13 episodes

When Edward James Olmos set out on his directorial debut, American Me, he wanted to accomplish two things: to represent Chicano culture on the big screen and to save part of his community from gang violence. But when people were allegedly murdered because of their participation in the film and Olmos himself was allegedly extorted by the real life Mexican Mafia, it exposed the unintended risks of trying to represent someone with an agenda in mind, even a well-meaning one. On the 30th anniversary of the cult classic, host Alex Fumero and producer Nigel Duara delve into the true story of American Me and the legacy the controversial film left behind.

More Than a Movie: American Me My Cultura Network

    • True Crime
    • 4.4 • 80 Ratings

When Edward James Olmos set out on his directorial debut, American Me, he wanted to accomplish two things: to represent Chicano culture on the big screen and to save part of his community from gang violence. But when people were allegedly murdered because of their participation in the film and Olmos himself was allegedly extorted by the real life Mexican Mafia, it exposed the unintended risks of trying to represent someone with an agenda in mind, even a well-meaning one. On the 30th anniversary of the cult classic, host Alex Fumero and producer Nigel Duara delve into the true story of American Me and the legacy the controversial film left behind.

    Retrospective

    Retrospective

    We recap what we've learned, especially the whirlwind final months when we got to the bottom of what happened here.

    We set out to find out what happened during and after the production of the movie American Me. It took six months, but we think we've determined who did what, and why they did it. Instead of fuzzy memories and street rumors, we finally talked to some of the people closest to the events. We put the events in context for the listener and provide our major takeaways. For perhaps the first time ever, we learn the "why" to one of the most notorious movie productions in American history.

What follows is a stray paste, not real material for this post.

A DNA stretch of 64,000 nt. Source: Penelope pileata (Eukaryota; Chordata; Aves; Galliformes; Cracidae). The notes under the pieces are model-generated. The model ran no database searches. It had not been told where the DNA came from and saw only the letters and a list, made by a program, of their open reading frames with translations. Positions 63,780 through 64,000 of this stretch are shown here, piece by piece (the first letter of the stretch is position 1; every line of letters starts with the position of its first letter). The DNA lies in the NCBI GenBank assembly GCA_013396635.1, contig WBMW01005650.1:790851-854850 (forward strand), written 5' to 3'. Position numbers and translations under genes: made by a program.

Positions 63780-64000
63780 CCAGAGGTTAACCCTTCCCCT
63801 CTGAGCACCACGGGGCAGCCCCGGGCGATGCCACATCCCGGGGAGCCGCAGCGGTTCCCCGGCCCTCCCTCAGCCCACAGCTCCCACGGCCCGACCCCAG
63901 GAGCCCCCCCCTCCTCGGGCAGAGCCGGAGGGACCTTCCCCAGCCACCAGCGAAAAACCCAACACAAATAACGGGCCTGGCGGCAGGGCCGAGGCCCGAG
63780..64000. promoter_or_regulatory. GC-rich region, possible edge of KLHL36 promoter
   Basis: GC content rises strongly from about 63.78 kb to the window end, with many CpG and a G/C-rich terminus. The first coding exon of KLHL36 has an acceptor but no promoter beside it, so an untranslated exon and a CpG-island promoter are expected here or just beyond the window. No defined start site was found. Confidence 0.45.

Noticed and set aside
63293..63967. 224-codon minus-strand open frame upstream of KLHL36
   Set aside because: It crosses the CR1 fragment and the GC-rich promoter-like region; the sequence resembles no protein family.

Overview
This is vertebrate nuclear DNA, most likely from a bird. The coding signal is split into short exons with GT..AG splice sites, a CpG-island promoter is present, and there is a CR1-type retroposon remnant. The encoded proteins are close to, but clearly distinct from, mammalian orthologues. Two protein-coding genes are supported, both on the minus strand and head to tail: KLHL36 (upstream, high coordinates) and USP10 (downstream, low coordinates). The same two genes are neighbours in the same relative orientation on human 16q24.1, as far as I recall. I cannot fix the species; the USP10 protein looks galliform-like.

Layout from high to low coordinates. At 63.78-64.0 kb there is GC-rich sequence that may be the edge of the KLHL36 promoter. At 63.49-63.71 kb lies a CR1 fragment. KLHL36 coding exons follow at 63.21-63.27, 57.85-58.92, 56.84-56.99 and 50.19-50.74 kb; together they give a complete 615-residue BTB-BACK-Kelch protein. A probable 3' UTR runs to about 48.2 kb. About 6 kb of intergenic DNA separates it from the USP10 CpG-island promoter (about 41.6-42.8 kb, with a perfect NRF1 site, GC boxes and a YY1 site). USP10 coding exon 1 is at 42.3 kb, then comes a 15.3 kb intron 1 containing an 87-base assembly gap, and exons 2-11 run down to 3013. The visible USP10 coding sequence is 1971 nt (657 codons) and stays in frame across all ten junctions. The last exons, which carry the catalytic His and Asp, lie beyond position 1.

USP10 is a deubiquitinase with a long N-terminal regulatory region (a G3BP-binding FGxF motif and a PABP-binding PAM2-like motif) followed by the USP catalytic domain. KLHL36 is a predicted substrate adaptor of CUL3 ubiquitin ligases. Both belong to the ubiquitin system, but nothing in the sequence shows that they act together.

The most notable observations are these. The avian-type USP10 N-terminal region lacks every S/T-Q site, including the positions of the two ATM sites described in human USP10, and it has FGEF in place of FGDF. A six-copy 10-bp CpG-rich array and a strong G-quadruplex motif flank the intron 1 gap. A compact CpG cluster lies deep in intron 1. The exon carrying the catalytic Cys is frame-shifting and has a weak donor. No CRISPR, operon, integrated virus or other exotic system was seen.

More Than a Movie: American Me is a podcast that digs into the history and mystery of American Me, a film directed by and starring Edward James Olmos that had a huge impact on Latino cinema and culture. In every episode, our host, Alex Fumero will be diving into the controversy behind the movie.
    See omnystudio.com/listener for privacy information.

    • 27 min
    A Former Mexican Mafia Member Sets The Record Straight

    A Former Mexican Mafia Member Sets The Record Straight

    A former member of the Mexican Mafia who was in the criminal syndicate at the time of the movie, explains how it all went down.

    A former member of the Mexican Mafia explains the process of extorting Edward James Olmos and the fallout on the street after the release of the movie, including the reasons for the killings of people who participated. He explains how the gang works, to what they took offense, and why people died. 

     

    More Than a Movie: American Me is a podcast that digs into the history and mystery of American Me, a film directed by and starring Edward James Olmos that had a huge impact on Latino cinema and culture. In every episode, our host, Alex Fumero will be diving into the controversy behind the movie.
    See omnystudio.com/listener for privacy information.

    • 23 min
    Edward James Olmos' Right-Hand Man: Danny Haro

    Edward James Olmos' Right-Hand Man: Danny Haro

    Danny Haro was Edward James Olmos' right-hand man during his extortion and the production of the movie